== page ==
City commissioners have decided to hold two work sessions to give the Parks and Recreation Department guidance on how to charge and admit people into the pools.
During a pre-meeting discussion Tuesday night, commissioners told city administrators they wanted to hold a work session June 11 to discuss the admission policies governing parents who are watching their children, and also readmitting pool-goers on the same day. A second work session would be held in the fall, after the pools close, to address pool rates, which most commissioners saw as too high for most of the community.
Commissioner Wynn Butler said day-to-day policies governing the pools are typically under the power of the parks and rec director. But due to the number of complaints received by commissioners about the new policies, commissioners have decided to give more guidance on those rules.
Butler said the problem with charging adults with small children to enter the pool is the mentality of the community. He said parents have always been allowed in for free. He said it would be hard to convince parents the new way is better for the community.
Commissioner Karen McCulloh said most parents don’t want to sit at the pool watching their children. But a city rule requires children 8 and under to be accompanied by someone at least in their mid-teens. McCulloh contended that since the city effectively forces a parent of young children to be there, the pool should discount the rate for them.
“Going to the pool to sit and watch the kids is not fun,” she said.
Commissioner Usha Reddi agreed and said at least one parent should be allowed to enter for free if the city is “imposing a mandate” that young children be accompanied by an adult.
McCulloh also suggested the wristbands used last year to allow kids to return to the pool on the same day be reinstated until they can find a better solution.
Deputy city manager Jason Hilgers said the problem with the wristbands was that kids were passing the bands through the fence and letting others in without paying.
Butler said kids were doing that when he was young, and will always find ways to get in the pools for free.
McCulloh said she was upset by the number of kids at the splash park who were there only because they could not afford to get in the pool. She also said that a large number of those kids were minorities. She said the city needed to look at the rate structure and find a way to give lower-income families’ access to the pools.
“Sales tax is paying for these pools and it is a regressive tax,” she said. “So the poor are paying more.”
Sales taxes are covering the bond payments that allowed the pools to be upgraded last year, although the tax revenues are not a part of the pool’s budget.
Hilgers said the pools were not making a profit because it costs about $600,000 a year to run them and they were only clearing about $400,000 a year, which only covered the cost of employees.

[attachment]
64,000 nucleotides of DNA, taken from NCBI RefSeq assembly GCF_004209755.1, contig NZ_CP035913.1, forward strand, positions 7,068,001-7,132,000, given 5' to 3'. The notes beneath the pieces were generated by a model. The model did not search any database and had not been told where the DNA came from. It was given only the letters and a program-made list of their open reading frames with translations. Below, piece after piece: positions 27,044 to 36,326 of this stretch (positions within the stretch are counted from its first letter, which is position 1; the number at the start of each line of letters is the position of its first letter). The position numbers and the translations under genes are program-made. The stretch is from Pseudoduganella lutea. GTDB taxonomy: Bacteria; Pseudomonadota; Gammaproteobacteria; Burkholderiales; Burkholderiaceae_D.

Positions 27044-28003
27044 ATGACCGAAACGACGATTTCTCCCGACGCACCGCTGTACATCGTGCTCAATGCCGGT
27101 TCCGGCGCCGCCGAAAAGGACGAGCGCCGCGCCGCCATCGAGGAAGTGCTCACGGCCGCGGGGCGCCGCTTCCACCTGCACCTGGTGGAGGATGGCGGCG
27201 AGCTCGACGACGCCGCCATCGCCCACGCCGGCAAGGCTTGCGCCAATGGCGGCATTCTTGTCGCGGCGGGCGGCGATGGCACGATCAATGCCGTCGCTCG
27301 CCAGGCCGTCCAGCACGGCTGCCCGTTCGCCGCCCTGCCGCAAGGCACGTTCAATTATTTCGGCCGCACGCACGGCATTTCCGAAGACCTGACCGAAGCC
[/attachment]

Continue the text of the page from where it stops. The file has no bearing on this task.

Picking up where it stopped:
McCulloh said the city was “also putting dollars in other things that aren’t breaking even” and the pools were designed to give people a place to go during the summer that would encourage fitness every day. The “poor” were being excluded by the cost of admission.
Reddi said lowering the rates might actually increase attendance and therefore increase income.
Hilgers said if the family pass was reinstated, Reddi could be right.
Butler said they should wait until the end of the season to address the rate structure and family passes. For this year, he said they should only address accompanying parents with children under 8 and wristbands for re-entering the pool on the same day.
In addition to the pools, commissioners were briefed on the new regulations allowing concealed carry in public buildings.
City Attorney Bill Raymond said the city had two choices: do nothing and remove the “no guns” signs from city buildings, or apply for a six-month extension in order to research the feasibility and develop a plan to implement by Jan. 1.
Matta said he did not want city commission meetings to be like going to the airport. He said there are no security guards at city hall currently, and they have not had an issue.
Raymond said the new law would not only allow people to carry guns inside city buildings with conceal carry permits, but also government employees coming to work.
Commissioners agreed the only city building that may need security was the municipal court, but they wanted to hear feedback and also wanted to look at how others cities have developed security plans before making any final decisions. Commissioners will hold a work session to address the concealed carry issue June 18.